Office Depot and Support.com, Inc, a tech support software provided from California, agreed to pay $25 million and $10 million respectively for allegedly tricking their customers into paying for millions of US dollars worth of computer repair services using fake malware scans.
According to a press release issued today by the U.S. Federal Trade Commission (FTC), the agency will use the money received after the two settlements are paid to provide refunds to customers that were impacted by the allegedly deceptive tech support offered by Office Depot and Support.com.
“Consumers have a hard enough time protecting their computers from malware, viruses, and other threats,” said FTC Chairman Joe Simons. “This case should send a strong message to companies that they will face stiff consequences if they use deception to trick consumers into buying costly services they may not need.”
In the complaint [PDF], the FTC said that Support.com in cooperation with Office Depot allegedly sold costly computer repair services to customers using PC Health Check to persuade clients to pay for tech support services “from Office Depot and OfficeMax, Inc., which merged in 2013.”
From at least 2009 to November 2016, Office Depot, Inc. (“Office Depot”), its subsidiary OfficeMax, Inc. (“OfficeMax”) (collectively, “Office Depot Companies”), and its tech-support services vendor throughout this time period, Support.com, Inc. (“Support.com”), made misrepresentations to consumers regarding the security of their computers. Support.com provided the Office Depot Companies with the “PC Health Check Program,” a software program designed as a sales tool to convince consumers to purchase diagnostic and repair services.
As reported by BleepingComputer back in 2016, a whistleblower told KIRO 7 reporters that Office Depot employees were forced at the time by internal procedures to use the PC Health Check PC diagnostics software to show, in most cases, a malware infection on the user’s PC.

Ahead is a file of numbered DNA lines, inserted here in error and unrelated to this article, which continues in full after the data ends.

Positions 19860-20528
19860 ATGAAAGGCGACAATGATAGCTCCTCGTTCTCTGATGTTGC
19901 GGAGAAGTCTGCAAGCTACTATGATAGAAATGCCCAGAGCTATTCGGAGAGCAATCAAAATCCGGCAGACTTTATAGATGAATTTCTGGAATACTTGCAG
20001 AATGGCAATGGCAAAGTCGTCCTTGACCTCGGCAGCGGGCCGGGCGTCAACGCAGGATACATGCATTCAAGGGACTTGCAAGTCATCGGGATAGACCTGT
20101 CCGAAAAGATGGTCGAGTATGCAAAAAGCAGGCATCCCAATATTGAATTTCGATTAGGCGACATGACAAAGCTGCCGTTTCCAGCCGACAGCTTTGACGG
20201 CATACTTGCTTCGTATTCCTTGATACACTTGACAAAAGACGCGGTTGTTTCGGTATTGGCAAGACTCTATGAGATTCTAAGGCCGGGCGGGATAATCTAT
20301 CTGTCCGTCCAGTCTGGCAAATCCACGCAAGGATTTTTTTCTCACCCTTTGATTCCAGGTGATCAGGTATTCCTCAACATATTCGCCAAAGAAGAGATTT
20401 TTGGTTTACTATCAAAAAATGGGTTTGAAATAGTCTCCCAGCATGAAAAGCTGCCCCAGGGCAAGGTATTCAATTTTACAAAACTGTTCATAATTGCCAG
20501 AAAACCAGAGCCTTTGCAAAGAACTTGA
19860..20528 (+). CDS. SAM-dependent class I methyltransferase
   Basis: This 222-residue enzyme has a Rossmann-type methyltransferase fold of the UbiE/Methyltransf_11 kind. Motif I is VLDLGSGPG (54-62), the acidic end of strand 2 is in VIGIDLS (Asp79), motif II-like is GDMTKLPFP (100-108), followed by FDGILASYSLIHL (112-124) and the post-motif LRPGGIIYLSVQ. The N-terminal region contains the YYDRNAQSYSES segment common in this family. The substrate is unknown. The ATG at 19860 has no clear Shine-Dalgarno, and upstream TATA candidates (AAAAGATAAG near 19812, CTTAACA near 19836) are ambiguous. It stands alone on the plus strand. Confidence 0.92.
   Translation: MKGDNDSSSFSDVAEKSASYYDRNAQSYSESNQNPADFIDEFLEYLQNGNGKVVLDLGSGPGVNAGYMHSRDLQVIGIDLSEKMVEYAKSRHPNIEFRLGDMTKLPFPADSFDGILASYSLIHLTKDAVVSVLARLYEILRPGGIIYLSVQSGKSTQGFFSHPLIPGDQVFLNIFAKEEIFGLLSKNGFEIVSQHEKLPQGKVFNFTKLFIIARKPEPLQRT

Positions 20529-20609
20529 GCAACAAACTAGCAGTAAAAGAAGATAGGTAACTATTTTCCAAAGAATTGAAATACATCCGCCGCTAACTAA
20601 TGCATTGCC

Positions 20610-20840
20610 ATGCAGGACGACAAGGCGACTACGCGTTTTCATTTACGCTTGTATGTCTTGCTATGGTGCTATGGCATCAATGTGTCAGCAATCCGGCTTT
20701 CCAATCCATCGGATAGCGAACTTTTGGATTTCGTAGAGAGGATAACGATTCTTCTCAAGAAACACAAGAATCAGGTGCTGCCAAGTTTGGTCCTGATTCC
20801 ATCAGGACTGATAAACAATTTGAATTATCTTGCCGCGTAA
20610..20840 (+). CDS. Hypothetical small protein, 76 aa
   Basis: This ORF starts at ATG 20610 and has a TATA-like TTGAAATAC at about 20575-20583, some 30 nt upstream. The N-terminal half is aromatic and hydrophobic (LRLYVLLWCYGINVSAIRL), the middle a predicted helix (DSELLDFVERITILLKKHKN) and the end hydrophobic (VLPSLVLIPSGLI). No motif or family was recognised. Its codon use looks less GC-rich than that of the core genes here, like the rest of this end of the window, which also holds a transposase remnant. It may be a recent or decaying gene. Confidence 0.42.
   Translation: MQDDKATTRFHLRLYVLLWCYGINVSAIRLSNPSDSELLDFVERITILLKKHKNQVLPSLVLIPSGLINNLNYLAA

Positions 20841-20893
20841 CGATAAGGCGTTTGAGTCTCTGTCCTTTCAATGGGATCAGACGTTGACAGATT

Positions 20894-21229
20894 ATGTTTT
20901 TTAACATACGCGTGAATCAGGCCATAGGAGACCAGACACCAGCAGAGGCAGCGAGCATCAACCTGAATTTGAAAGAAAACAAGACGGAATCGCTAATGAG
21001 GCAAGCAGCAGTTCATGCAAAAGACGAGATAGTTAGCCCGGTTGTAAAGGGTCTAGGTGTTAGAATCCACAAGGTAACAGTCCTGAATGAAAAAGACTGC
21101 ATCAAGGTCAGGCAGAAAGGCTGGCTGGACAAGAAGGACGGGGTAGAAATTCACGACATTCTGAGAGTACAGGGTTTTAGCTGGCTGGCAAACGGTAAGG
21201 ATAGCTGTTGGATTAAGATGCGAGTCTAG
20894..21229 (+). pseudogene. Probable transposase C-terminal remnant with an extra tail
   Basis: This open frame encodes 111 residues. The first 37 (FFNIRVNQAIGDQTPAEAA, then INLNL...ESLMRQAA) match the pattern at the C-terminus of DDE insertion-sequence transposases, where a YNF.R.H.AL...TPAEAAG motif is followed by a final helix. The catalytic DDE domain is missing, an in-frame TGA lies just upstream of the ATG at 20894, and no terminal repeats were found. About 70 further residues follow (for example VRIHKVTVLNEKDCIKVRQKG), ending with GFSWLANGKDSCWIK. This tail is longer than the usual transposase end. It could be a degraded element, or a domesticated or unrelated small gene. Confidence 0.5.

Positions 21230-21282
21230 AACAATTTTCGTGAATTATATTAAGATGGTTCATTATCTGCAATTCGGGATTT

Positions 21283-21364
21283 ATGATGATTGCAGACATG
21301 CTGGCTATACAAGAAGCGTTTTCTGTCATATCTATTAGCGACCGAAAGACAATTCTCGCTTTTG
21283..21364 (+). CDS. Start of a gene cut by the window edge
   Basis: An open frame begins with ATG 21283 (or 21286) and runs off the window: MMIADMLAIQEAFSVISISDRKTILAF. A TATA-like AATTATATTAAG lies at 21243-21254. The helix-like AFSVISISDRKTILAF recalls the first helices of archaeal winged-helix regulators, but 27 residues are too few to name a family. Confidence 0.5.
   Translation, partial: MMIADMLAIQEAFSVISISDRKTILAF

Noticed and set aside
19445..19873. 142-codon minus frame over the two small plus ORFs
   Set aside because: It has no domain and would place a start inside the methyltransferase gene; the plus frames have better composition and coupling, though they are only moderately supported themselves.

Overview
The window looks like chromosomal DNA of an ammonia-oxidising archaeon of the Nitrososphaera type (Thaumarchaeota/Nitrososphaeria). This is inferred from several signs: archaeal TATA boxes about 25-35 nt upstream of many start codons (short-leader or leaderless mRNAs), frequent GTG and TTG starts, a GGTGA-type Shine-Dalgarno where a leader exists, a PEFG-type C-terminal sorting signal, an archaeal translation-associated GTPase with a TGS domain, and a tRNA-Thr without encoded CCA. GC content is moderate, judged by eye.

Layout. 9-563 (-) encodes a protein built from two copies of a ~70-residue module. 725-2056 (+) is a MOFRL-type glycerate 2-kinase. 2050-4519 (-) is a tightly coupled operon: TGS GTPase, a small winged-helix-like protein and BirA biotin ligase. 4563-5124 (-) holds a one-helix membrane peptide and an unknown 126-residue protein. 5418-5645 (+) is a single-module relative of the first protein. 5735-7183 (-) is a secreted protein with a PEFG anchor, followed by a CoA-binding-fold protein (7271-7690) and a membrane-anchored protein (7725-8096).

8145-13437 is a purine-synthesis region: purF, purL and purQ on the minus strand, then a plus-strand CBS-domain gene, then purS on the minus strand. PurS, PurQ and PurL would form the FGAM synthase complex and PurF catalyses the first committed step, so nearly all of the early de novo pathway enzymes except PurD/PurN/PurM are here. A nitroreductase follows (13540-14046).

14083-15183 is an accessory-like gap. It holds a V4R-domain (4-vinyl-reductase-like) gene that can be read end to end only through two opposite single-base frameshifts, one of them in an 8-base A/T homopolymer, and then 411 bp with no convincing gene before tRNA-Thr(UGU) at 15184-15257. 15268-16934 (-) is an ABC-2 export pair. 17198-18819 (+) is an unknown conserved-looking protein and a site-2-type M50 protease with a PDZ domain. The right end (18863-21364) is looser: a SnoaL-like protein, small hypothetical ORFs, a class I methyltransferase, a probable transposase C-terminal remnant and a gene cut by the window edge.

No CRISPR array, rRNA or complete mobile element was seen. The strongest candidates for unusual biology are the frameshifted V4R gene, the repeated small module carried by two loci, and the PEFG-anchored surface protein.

Afterward, Office Depot’s employees would then offer to repair the “affected” computers through a procedure that would usually incur extra charges.
KIRO 7’s reporters took new computers to both Washington and Oregon Office Depot stores where four of the six laptops were found to be infected with malware and the employees offered to clean them for extra payment.
The reporters subsequently took the six computers to the IOActive security firm from Seattle to confirm the Office Depot malware results but no traces of malware were found.
FTC says in a blog post detailing this issue that “Many consumers who got false scan results bought computer diagnostic and repair services from Office Depot and OfficeMax that cost up to $300. Suppport.com completed the services and got a cut of each purchase.”
“For example, one OfficeMax employee complained to corporate management in 2012, saying ‘I cannot justify lying to a customer or being TRICKED into lying to them for our store to make a few extra dollars’,” says the FTC press release.
Also, “Despite this and other internal warnings, Office Depot continued until late 2016 to advertise and use the PC Health Check program and pushed its store managers and employees to generate sales from the program, according to the complaint.”
FTC’s investigation and the settlement could very well be a direct cause of a letter sent to the FTC Chairwoman Edith Ramirez by Senator Maria Cantwell’s office on November 18, 2016, asking the agency to investigate Office Depot’s alleged practices of misleading their clients into buying unneeded computer repair packages.